The Truth About Being A Stay-At-Home Mom.
Stay at home mothers, this job is hard.
And it’s lonely and exhausting and under-appreciated and wonderful and all the things that will make you wonder if you are going a little crazy.
Nobody sees what you do all day and some wonder if you actually do *anything* productive. And secretly, you wonder too. You have nothing to hold up at the end of the day as proof of work. Except your kids that you’ve kept alive. And more than that, you’ve kept them fed and happy and entertained.
You’ve kept their blood sugar from plummeting by serving three meals and various snacks. This nutrition did not just magically appear: you peeled, chopped, cooked, served, fed, and cleaned up after each meal. And sometimes your picky eaters won’t eat it. And that’s just the food portion of your day.
You’ve kept them alive.
You’ve shielded your cherubs from danger and gated off stairwells so nobody falls down an entire flight. You’ve monitored toy time to make sure Legos were not eaten/choked on. You’ve closed the toilet cover again, because little hands seem drawn to splashing in that water. You’ve blown bubbles outside, fastened bike helmets without pinching the chin, warned about not going too close to the street, and chased the child that went too close to the street anyway. You’ve warned against eating dirt or rocks, or mushrooms, or anything else you’d find outside.
At the end of the day, you have a muddy toddler and your own frizzy hair. It doesn’t look like anything productive happened, though you’ve held, rocked, nursed, kissed, bandaged boo-boos, encouraged, explained, instructed, and taught them right from wrong.
Your day is not nearly over. Oh no. Now it’s bath time. You clean everybody up, and wrangle them into their pjs. Now you clean up the bathroom and mop up the water. Tired yet?
Now it’s bedtime. You get everyone into bed, and properly tucked up to their chin and kissed on the cheeks, and then you shut the door and wait. Silence. You strut down the hall like Rocky winning the title, but your victory walk is cut short. They’re up again. You repeat this scenario three or four times depending on the night.
After bedtime, you nominate yourself to clean up the toys that are still strewn throughout the house because you’re an overachiever that way, and there’s nobody else to pick them up, come to think of it. And then you collapse into bed yourself.
You miss adult conversation. Playdates take a lot of extra energy that you’re not sure you have right now. You miss your friends and sharing your pursuits (however small) with someone who’ll appreciate it, but you don’t have much to share or show at this stage anyway. You click through social media, craving connection, but each click leaves you feeling a little more deflated.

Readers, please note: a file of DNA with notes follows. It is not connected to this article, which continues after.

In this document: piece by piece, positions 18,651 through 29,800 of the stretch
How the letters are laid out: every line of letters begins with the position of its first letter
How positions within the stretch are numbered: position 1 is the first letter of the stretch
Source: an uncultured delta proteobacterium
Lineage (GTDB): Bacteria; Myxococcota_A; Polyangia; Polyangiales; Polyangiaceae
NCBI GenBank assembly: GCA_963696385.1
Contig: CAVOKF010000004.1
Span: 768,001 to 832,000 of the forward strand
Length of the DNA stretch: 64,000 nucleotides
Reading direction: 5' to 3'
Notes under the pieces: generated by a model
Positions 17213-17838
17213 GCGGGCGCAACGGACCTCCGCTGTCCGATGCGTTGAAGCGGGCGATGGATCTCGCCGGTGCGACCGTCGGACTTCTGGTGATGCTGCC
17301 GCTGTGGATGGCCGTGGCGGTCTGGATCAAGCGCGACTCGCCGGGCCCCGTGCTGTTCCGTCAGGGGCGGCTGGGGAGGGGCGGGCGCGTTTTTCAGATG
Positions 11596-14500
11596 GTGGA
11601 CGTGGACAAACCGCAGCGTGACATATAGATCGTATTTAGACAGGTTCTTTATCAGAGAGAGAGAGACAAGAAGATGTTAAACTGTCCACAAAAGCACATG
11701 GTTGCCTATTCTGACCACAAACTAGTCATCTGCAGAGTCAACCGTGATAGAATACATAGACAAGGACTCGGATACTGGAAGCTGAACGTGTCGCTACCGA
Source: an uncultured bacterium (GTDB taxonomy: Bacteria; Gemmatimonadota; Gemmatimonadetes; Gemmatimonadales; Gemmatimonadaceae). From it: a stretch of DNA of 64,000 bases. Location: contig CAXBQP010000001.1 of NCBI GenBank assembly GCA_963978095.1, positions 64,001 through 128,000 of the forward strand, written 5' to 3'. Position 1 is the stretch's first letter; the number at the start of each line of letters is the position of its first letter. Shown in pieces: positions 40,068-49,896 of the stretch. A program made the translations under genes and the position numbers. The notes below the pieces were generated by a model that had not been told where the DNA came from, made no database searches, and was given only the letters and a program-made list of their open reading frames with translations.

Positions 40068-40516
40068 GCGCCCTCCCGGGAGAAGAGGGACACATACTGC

Click. Friends out shopping, carefree, well manicured, put together.
Click. Friends accomplishing something—anything! Climbing the corporate ladder, making money, creating, vacationing.
Each click becomes a measuring stick and by comparison, you don’t seem to measure up and what on earth are you even doing again? Your husband looks at you like your crazy when you say you need to go to the grocery store ALONE and just have an hour to yourself. He thought you said you were lonely, so why do you want to be alone when everyone’s at home?(Don’t ask questions we don’t have answers to.)
You’re not sure you’ll ever sleep another full night again in your entire life and it’s beginning to take its toll. When the kids nap, you’re torn between napping and over caffeinating yourself so you can get things done. You’re ready to drop by bedtime, but there’s stuff to do for tomorrow.
It’s under appreciated.
There’s certainly no awards ceremony for what you’re doing and you aren’t ever getting a raise. The culture doesn’t value you because you aren’t a producer and you don’t make a paycheck.
Here’s where things get really crazy. You love your little people so you actually love your life and “job.”
And here’s the thing– at the end of the day, when your work is all undone and it seems you’ve accomplished nothing, the love still remains.
The love still remains, and can never be undone.
You see, we mothers are building, too, but you can’t see love with your eyes.
We are architects of family legacies and culture, and without good mothers—the unappreciated, invisible army of good mothers— the culture is never the same.
We are building with intangible things.
Time is our building material. We lay foundations in the everyday mundane moments: security, wholeness, self-confidence, appreciation, empathy, encouragement, morals, norms, manners.
Memories are our mortar. We know these things matter.
This is why we do what we do and we just don’t care who approves.
We may not love the chaos, but we love what we are doing, because to some little child, we are the most important person in the world.
The world may not value you, but there’s a little one who would be lost without you. He gets his idea of his own self-worth by the way you value him.
So, today, we talk to toddlers, we pick up crumbs, we praise first art attempts, and sweep up peas from under the table because it all matters to him, to your impressionable little one, and it matters to future generations the legacy you are building today.